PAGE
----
The other place where all experts seem to agree on is that navigation items should be clearly labeled based on what their purpose is. Garrett calls additional navigation items courtesy navigation, Krug calls them utilities. Other people call them secondary navigation items but that term tends to fall apart conceptually on larger sites, so I would advise against that.

There’s also that navigation menu often found at the top-right of many sites. You know, the one with link items like "Login," "Help", "Search," "Contact Us", etc.?

For this navigation menu, I’ve always used meta navigation to refer to them. But in talking to other usability experts, that term changes depending on what region you’re in.

Meta navigation on Microsoft’s website.

Regardless of what you call these additional navigation items, it’s important to be flexible and recognize when "standards" don’t apply. Louis Rosenfeld, who’s been traveling the world advising people on usability for 15 years now, gives a great example of the importance of flexibility: he says that "in a faceted system (think the Epicurious recipe database’s navigation), there is no ‘primary’ — they’re all equally weighted."

In fact, most web apps, or websites that deal with managing large subsets of data like The New York Times,, or Google, might find that even the primary navigation is hard to pin down.

Sets of navigation highlighted on a Google search results page.

Instead, sites like these are controlled by a collection of panels or blocks which are customized to a user’s experience. In these cases, the user is less likely to browse through the site versus actively looking for the web pages they need, relying on featured content presented to them based on their site activity and site search for navigating the site.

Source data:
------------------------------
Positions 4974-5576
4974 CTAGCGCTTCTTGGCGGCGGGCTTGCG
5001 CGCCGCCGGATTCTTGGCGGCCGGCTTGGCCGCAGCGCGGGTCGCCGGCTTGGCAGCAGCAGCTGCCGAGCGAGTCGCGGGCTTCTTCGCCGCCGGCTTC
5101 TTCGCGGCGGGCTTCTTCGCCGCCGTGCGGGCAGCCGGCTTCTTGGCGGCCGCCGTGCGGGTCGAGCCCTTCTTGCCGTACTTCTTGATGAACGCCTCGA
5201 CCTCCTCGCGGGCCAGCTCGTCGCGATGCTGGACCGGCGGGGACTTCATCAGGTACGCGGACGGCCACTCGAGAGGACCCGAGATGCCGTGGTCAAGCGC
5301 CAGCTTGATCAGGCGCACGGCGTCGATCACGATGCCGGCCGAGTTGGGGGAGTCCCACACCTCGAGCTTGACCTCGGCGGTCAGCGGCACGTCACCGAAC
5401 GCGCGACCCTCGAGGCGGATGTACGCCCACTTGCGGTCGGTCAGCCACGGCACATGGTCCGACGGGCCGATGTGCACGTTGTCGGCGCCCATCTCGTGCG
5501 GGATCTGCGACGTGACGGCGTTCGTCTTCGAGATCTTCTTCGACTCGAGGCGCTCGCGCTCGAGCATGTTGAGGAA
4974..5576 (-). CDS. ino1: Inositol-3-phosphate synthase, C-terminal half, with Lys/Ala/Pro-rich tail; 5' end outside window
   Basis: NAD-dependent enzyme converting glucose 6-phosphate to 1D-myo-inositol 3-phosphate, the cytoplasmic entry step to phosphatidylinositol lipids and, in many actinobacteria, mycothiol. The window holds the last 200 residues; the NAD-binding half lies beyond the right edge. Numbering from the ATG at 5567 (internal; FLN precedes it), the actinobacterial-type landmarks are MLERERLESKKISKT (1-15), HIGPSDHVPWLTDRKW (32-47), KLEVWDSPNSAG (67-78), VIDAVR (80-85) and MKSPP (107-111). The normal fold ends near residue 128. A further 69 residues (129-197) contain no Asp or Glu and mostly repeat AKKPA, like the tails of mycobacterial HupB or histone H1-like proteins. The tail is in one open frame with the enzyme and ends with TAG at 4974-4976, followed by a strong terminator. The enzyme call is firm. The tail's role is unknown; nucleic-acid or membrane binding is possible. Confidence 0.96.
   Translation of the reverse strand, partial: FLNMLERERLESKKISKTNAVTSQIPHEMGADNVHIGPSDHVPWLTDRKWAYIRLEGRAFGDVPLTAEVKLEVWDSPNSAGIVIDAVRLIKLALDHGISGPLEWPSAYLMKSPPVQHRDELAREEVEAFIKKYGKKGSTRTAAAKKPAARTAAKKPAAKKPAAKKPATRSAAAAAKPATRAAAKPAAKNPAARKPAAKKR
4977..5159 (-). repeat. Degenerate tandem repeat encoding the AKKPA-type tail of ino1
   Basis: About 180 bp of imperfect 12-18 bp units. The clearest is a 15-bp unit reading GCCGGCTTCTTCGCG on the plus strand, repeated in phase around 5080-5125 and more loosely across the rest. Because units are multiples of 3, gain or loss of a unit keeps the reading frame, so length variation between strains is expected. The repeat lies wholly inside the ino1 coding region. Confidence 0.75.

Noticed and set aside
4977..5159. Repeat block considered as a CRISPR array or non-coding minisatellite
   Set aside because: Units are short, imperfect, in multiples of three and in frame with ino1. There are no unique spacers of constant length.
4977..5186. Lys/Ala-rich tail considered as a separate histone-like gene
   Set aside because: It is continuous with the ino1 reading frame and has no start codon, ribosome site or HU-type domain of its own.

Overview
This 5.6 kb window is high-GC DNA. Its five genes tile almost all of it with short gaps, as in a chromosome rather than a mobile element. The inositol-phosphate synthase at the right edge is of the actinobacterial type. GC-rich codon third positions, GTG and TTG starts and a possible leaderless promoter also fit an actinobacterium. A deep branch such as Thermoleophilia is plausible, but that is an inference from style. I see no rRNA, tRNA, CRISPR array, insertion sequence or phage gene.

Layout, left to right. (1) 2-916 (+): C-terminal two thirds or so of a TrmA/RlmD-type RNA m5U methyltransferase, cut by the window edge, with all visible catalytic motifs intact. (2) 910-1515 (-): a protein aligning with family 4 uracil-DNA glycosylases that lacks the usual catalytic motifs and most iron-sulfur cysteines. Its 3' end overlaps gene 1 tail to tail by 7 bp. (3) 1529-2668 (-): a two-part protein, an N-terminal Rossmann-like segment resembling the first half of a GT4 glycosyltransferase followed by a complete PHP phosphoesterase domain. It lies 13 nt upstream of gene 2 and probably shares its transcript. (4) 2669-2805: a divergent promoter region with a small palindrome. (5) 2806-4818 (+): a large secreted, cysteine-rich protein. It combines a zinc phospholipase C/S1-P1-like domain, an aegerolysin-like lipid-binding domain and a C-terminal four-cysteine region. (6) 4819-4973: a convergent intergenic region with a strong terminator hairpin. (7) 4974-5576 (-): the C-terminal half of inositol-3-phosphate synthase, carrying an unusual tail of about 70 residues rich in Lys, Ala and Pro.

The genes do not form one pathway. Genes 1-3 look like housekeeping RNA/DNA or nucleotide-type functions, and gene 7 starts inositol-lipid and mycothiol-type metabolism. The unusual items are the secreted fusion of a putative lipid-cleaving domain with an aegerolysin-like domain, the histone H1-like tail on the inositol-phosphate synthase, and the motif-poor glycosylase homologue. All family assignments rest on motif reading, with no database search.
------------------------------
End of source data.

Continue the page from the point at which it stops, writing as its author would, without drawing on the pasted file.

What Standards Do You Use?

With all this different nomenclature flying around the Web, we’d like to hear back from readers. Do you call it "primary" or "global" navigation? What does "meta navigation" mean to you? How many of the sites you work on have a clearly defined primary navigation? Do you think we could be more effective as designers and developers if we standardized our navigation nomenclature a little more?

Share your thoughts and opinions in the comments.

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About the Author

Jason Mark is an educator, business owner, and author. His Massachusetts-based firm, Gravity Switch, continues to be the leader in web, iPhone and iPad development in New England, and Jason keeps their carbon footprint down by bicycling to work year round. Follow him on Twitter @jasonnmark.

This was published on Aug 4, 2011


David Aug 04 2011

Interesting. I use primary and secondary usually. I haven’t heard of meta navigation before, but then I’m still fairly new at this.

Henry Louis Aug 04 2011

Thanks for sharing the terminologies of website navigation. Irrespective of the navigation being used on the website, I would want to recommend everyone to have breadcrumbs in their website. This really help the end users.

Shubham Yadav Aug 04 2011

Very Informative Post…

ngassmann Aug 04 2011